Trying to rekindle the embers of tobacco reform that is now lies in ashes, Sen. Orrin Hatch, R-Utah, and allies formally unveiled a new alternative on Tuesday.

Hatch and Sen. Dianne Feinstein, D-Calif., in floor speeches outlined a joint proposal to dramatically lower the costs of reform for cigarette companies compared with a bill by Sen. John McCain, R-Ariz., which the Senate shelved last week.Hatch's proposal would cost the cigarette companies $428.5 billion over 25 years, compared with the $516 billion price tag of McCain's bill.

Hatch estimates his bill would also increase the cost of cigarettes by $1.50 a pack and said McCain's would have raised them by $3.61 a pack when all state and local taxes were added.

Hatch's bill is still $60 billion more than the deal worked out between tobacco companies and states' attorneys general to settle state lawsuits in exchange for huge payments and voluntary curbs on advertising aimed at youths.

But Hatch told the Senate that tobacco companies could support his bill - and he said their voluntary support for ad bans and payments if goals for reducing youth smoking are not met is needed to ensure any such legislation is constitutional.

His bill offers some liability limitation for tobacco. It would ban class action lawsuits against the tobacco industry and cap the damages companies could be forced to pay at $5.5 billion a year and $1 million a year per plaintiff.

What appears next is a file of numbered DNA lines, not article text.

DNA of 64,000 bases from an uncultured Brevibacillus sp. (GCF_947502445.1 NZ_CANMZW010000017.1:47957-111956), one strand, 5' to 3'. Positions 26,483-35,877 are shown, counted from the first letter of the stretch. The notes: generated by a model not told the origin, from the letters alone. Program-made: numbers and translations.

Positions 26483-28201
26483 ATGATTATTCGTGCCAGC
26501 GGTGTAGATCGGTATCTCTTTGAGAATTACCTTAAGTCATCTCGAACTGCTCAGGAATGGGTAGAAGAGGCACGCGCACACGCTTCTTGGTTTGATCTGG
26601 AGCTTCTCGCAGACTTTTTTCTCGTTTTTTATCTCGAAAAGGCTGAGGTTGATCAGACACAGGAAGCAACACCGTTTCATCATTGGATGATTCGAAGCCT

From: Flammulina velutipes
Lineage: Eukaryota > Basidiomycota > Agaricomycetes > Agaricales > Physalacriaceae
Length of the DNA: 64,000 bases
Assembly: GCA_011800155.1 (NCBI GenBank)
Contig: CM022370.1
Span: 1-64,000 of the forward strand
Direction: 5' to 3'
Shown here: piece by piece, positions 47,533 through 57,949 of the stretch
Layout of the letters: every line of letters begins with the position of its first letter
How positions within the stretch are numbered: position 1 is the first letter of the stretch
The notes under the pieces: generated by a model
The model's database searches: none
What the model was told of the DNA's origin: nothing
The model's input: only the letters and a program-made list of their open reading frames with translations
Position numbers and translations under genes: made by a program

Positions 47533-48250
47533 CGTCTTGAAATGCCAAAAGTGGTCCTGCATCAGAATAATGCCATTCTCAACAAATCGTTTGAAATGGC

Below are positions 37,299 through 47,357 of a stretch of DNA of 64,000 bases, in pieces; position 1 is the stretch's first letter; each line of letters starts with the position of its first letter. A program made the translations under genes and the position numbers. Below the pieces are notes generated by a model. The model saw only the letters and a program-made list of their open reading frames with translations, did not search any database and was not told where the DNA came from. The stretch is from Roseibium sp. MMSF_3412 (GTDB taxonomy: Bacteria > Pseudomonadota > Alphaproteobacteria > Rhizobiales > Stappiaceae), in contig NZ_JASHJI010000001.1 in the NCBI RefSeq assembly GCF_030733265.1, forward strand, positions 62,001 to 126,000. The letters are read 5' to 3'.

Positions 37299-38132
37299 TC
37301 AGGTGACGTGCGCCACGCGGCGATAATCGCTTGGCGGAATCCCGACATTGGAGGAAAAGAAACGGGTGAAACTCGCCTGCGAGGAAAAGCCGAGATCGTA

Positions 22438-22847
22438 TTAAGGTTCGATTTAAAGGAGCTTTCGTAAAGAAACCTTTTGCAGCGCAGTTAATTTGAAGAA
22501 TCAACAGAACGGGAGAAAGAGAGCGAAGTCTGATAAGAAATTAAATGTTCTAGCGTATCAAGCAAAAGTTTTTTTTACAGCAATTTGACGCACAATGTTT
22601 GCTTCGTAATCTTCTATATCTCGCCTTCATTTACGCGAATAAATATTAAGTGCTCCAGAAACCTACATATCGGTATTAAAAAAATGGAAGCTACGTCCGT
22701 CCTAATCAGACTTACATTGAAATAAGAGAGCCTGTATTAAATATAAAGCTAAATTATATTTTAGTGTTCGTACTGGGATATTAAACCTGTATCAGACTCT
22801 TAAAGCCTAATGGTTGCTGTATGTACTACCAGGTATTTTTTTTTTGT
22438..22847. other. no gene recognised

Most of the money from tobacco companies in Hatch's bill would go to medical research and campaigns against youth smoking. It drops tax cuts, child care and drug provisions that had been attached to McCain's bill.

"We do not intend to remain on the sidelines while this issue languishes like a wounded animal," Hatch said.

He warned the Senate that doing nothing on tobacco this election year could be political suicide. If such a bill doesn't pass, he said, "It will look like we're twiddling our thumbs around here and doing nothing."

Meanwhile, Senate Democrats have vowed to reoffer McCain's rejected bill as an amendment to virtually every bill that comes to the Senate floor - and President Clinton has been urging the Senate to reconsider McCain's version.

House leaders are expected to unveil later this week their own proposal for tobacco reform.